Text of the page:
Number 1 in FIG. 1 indicates a known radial tire comprising an inner radial carcass 2 and an outer carcass 3. Along the inner periphery of carcass 2, there are provided two metal beads 4 (only one of which is shown), each fitted along its outer periphery with a substantially triangular filler 5 extending from bead 4 in the direction of outer carcass 3.
Inner carcass 2 also comprises a body ply 6 having a main or center portion 7 extending between beads 4, and two lateral portions 8, each turned about a respective bead 4. Each lateral portion 8 consists of a first portion covering part of bead 4 and the surface of respective filler 5 facing outwards of tire 1; and an end portion 9 extending beyond respective filler 5 and joining with the outer surface of center portion 7.
Inner carcass 2 also comprises a cover layer consisting of an innerliner 10 of substantially constant thickness, each lateral edge of which is connected, via a first splice 11, to the inner lateral edge of an abrasion strip 12 of substantially constant thickness, the outer lateral edge of which is connected, via a second splice 13, to the inner edge of a sidewall 14 also of substantially constant thickness.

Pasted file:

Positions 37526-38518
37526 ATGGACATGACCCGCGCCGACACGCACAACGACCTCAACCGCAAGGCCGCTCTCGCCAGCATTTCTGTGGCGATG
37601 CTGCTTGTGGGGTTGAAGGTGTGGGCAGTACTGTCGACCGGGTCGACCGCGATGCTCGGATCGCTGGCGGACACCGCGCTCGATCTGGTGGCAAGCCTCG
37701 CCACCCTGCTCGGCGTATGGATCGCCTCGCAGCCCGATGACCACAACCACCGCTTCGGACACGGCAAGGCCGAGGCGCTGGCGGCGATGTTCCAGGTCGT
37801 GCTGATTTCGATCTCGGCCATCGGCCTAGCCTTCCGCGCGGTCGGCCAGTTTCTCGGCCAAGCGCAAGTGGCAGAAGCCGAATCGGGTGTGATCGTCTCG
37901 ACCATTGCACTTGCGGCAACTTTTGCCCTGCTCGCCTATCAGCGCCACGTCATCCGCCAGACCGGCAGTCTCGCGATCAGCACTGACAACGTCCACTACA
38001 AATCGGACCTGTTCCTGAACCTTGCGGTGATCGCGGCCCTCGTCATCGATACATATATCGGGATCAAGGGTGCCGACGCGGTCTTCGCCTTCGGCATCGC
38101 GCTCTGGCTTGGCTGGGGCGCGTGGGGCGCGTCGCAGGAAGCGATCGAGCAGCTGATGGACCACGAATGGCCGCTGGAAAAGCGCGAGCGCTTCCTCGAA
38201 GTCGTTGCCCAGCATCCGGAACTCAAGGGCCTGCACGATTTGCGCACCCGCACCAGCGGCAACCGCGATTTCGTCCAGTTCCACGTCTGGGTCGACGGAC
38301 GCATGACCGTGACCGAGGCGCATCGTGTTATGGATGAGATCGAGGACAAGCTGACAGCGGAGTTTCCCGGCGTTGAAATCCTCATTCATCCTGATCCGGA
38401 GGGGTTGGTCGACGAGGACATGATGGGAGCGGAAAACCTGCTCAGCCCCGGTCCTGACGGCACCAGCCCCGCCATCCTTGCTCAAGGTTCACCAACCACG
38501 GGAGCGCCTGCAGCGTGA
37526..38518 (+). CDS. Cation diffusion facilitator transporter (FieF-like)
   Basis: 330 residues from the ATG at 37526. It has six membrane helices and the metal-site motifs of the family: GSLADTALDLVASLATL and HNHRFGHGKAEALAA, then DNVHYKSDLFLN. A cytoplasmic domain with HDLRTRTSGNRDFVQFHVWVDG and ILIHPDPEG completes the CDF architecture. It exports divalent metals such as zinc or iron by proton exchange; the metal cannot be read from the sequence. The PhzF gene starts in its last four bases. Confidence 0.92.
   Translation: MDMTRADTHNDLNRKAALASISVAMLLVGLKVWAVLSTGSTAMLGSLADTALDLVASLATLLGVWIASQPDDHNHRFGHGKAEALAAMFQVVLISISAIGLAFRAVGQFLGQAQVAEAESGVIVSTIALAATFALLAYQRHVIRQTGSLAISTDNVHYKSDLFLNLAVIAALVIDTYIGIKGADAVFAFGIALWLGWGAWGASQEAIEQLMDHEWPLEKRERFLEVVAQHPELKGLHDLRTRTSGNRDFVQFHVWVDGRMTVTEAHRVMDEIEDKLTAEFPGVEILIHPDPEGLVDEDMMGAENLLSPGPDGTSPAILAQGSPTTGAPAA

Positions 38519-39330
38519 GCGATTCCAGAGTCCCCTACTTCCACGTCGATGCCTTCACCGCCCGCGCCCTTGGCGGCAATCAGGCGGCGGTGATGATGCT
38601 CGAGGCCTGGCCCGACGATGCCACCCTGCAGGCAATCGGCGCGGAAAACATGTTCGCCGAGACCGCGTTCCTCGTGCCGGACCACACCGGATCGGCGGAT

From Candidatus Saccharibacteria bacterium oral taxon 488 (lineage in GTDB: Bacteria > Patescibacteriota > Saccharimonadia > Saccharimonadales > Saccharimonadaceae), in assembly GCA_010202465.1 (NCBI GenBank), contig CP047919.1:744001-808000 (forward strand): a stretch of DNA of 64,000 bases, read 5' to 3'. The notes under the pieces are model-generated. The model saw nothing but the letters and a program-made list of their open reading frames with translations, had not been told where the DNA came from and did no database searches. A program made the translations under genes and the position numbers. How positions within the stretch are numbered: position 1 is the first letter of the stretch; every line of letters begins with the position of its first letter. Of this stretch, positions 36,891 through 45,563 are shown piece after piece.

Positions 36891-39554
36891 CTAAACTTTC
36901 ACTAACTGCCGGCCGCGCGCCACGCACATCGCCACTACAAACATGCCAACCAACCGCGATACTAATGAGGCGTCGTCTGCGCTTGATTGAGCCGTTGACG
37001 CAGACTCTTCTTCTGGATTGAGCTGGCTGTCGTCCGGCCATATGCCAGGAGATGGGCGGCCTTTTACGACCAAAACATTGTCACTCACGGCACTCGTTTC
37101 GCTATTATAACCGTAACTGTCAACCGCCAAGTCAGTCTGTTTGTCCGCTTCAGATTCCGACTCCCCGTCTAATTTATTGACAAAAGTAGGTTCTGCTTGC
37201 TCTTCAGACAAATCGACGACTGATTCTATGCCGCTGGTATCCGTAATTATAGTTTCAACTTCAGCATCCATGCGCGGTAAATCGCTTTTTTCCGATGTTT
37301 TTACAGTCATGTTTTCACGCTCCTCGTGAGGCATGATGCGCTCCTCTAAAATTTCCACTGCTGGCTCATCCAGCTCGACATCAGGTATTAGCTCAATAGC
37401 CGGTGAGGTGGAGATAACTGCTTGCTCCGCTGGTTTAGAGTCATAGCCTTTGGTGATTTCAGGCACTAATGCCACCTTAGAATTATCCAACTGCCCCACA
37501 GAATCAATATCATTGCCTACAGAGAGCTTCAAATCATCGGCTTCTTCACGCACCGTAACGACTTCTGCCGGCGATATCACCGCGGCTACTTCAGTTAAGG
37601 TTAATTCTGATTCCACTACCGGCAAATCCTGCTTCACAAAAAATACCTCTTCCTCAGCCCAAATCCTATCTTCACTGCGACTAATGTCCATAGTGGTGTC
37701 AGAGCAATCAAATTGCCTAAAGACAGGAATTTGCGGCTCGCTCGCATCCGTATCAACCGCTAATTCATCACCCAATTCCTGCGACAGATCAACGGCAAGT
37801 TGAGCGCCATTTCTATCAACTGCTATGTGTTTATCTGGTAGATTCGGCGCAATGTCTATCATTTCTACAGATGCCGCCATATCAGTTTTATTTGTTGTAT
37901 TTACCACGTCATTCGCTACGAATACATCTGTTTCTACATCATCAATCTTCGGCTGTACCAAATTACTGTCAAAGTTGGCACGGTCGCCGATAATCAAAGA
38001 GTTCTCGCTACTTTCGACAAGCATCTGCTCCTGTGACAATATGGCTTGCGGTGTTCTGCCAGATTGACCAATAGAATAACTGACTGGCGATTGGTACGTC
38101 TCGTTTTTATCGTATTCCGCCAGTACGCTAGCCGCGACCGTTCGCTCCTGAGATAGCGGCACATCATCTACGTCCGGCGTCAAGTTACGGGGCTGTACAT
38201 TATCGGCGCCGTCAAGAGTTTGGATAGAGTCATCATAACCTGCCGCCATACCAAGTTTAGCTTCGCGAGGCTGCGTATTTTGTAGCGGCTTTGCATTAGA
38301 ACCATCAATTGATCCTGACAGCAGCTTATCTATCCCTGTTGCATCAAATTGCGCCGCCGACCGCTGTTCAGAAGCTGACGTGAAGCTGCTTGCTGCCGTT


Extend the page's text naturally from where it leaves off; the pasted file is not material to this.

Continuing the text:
In more detail, innerliner 10 covers the entire inner surface of center portion 7 of body ply 6, and is turned partially in the form of a U-shape about each bead 4 at splice 11, whereas abrasion strips 12 and sidewalls 14 cover the outer lateral surface of tire 1. Naturally, each abrasion strip 12 is also turned substantially in the form of a U-shape about respective bead 4 at splice 11. The outer lateral edge of each sidewall 14 blends with a respective lateral edge of carcass 3, which comprises a tread 15 reinforced internally by tread plies 16.